Reasons for the relatively low use of ginseng in accordance with the evidence-based indication listed in the Natural Standard database (diabetes) are not entirely clear. Perhaps consumers do not readily make distinctions between use of herbs “to treat a specific health problem or condition,” as was queried in the NHIS, and health promotion, especially because this distinction may not be apparent in the marketing of dietary supplements.34,35 Thus, it is possible that some respondents, although using ginseng for health promotion reasons, inadvertently endorsed the NHIS item on using herbs for health conditions.
It is also possible that some people who were using an herb “correctly” did not base their decisions on scientific evidence but were classified as “correct” users because scientific studies confirmed an herb’s traditional indications. This theory cannot be established because the NHIS questionnaire is cross-sectional and does not reveal the user’s source of information. Future studies need to explore this issue.
The way in which demographics affected the use of herbal products was of interest. Although approximately two thirds of respondents used echinacea concordant with the Natural Standard indications, only one third of users of other herbs (except ginseng) did so. Women, older persons, non-Hispanic white people, and those with higher education had higher rates of use concordant with Natural Standard indications, but no pattern emerged for echinacea. The reason for this discrepancy may be that for many years echinacea has consistently been the most commonly used herb, and many consumers believe it is effective for the common cold.1,2,19
Of interest, the efficacy of echinacea for the prevention or treatment of the common cold is in question according to recent studies.36 However, this should not be a major source of bias because the survey was conducted in 2002 and the Natural Standard database used in this study was primarily based on evidence that was relevant in 2002. For other less widely consumed herbs, certain demographic segments may not be accessing such general knowledge. This hypothesis is supported by the fact that these same demographic characteristics correlate with herb use in general. National surveys have shown that herbs are more commonly consumed by certain groups, including women, white people, older persons, and those with higher education.2,37–39 Thus, plausibly these consumers are more savvy and understand the evidence-based indications for the herbal products that they consume.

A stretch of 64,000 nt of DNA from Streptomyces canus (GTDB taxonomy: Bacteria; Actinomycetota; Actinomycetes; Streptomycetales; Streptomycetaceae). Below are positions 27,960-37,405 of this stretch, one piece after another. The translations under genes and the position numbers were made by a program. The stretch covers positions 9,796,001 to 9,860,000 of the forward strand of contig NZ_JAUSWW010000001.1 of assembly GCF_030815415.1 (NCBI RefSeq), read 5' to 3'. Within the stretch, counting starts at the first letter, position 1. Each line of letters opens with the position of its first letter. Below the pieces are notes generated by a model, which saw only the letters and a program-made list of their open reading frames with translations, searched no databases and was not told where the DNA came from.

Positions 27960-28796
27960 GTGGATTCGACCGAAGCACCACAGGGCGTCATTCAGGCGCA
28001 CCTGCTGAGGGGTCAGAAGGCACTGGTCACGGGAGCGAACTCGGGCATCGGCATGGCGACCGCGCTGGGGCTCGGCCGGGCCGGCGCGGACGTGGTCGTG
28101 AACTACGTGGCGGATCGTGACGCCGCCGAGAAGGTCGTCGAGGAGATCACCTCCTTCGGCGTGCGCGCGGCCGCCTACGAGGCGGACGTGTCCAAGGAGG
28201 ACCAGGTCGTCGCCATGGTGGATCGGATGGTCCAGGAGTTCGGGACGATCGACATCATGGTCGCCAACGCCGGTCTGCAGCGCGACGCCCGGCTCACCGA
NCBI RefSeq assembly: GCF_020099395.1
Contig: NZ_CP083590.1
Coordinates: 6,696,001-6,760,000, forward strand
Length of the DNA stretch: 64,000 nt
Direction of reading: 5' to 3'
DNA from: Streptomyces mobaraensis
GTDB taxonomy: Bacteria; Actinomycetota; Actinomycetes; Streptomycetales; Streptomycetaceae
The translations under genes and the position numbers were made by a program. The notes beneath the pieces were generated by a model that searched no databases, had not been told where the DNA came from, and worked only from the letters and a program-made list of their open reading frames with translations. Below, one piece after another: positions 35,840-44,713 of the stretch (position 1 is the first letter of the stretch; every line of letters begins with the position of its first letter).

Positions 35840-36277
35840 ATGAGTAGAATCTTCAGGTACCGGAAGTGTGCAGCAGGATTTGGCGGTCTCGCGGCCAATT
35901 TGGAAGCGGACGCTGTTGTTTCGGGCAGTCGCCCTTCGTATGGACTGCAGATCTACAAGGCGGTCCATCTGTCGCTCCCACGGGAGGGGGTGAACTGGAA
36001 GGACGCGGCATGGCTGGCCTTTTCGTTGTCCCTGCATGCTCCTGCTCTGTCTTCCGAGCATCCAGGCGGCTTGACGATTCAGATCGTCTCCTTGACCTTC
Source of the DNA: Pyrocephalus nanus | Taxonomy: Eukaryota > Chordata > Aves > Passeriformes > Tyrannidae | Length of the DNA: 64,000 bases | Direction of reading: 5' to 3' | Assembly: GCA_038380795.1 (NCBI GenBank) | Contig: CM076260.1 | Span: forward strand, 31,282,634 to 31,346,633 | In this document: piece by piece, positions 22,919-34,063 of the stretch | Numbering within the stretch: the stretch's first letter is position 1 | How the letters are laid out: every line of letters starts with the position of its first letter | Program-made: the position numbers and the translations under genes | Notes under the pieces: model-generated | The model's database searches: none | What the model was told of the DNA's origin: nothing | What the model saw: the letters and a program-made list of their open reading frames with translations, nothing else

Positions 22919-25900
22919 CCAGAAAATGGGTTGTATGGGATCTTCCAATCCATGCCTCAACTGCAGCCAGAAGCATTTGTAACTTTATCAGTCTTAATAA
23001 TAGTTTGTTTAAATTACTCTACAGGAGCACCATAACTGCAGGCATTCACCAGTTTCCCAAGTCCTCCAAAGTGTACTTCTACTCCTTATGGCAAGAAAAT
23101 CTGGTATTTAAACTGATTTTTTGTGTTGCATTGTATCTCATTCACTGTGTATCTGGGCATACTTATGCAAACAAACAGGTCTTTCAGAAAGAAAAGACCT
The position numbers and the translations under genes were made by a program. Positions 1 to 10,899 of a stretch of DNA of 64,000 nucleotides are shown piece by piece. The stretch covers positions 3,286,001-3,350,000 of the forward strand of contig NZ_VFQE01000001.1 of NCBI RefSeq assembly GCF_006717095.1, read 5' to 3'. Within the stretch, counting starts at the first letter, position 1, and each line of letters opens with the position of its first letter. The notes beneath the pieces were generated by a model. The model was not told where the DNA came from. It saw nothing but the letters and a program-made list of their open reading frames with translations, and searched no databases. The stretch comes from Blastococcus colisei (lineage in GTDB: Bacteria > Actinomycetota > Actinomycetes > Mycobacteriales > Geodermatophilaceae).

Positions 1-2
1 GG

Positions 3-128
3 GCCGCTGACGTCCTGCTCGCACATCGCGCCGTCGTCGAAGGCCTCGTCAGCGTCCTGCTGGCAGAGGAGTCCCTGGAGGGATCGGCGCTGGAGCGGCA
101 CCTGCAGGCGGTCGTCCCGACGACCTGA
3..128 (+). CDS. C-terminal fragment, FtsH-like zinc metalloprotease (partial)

This study has a few limitations. First, all information was self-reported, which may cause problems with both the validation of herbal product use and the attributed medical conditions, but there is little ability to conduct this validation in a survey of this magnitude. Second, we did not include respondents who reported use of more than 1 herb because the data set was not structured to evaluate indications for multiple herb use; furthermore, those taking multiple herbal products may have different characteristics than single-herb users. Third, scientific indications were based on the Natural Standard database published in 2005 (with most references updated through 2002), and although the Natural Standard is a standard, well-respected, and evidence-based resource on herbal supplements, other evidence-based referents may yield additional information on the efficacy of herbs for treating specific health conditions. Also, the evidence base for certain herbs may have changed (as noted previously, an article in 2005 suggested that echinacea is ineffective for the common cold36). However, although this could limit the generalizability of this study to 2002, it does not threaten the internal validity of the study because the survey was conducted in 2002 and the Natural Standard database used in this study was primarily based on evidence that was relevant in 2002. Finally, since the survey provided no information on specific products or dosages, we do not know whether people taking the products appropriately took them at the recommended dosages and schedules.
Major strengths of the study are that the data came from a survey of a nationally representative sample of US adults, allowing us to make general demographic assessments and increasing the generalizability of the study findings. Furthermore, the selection of only single-herb users provided an opportunity to assess the individual herb. We clearly specified selection of herbs based on the national findings and not based on disease occurrence. Finally, the study’s large sample size enabled us to analyze specific herbs to discern variation among them.
With the exception of echinacea and ginseng, two thirds of respondents did not use commonly consumed herbs in consonance with a scientific standard. These results suggest that physicians, pharmacists, and other health care professionals should proactively educate consumers and advocate public health policies that would disseminate evidence-based information on the appropriate use of herbs. Further research is needed to confirm the study findings and evaluate mechanisms that enhance evidence-based use of herbal supplements.
This work was made possible by grant P01 ES012020 from the National Institute of Environmental Health Sciences and the Office of Dietary Supplements, National Institutes of Health. Its contents are solely the responsibility of the authors and do not necessarily represent the official views of the National Institute of Environmental Health Sciences, National Institutes of Health.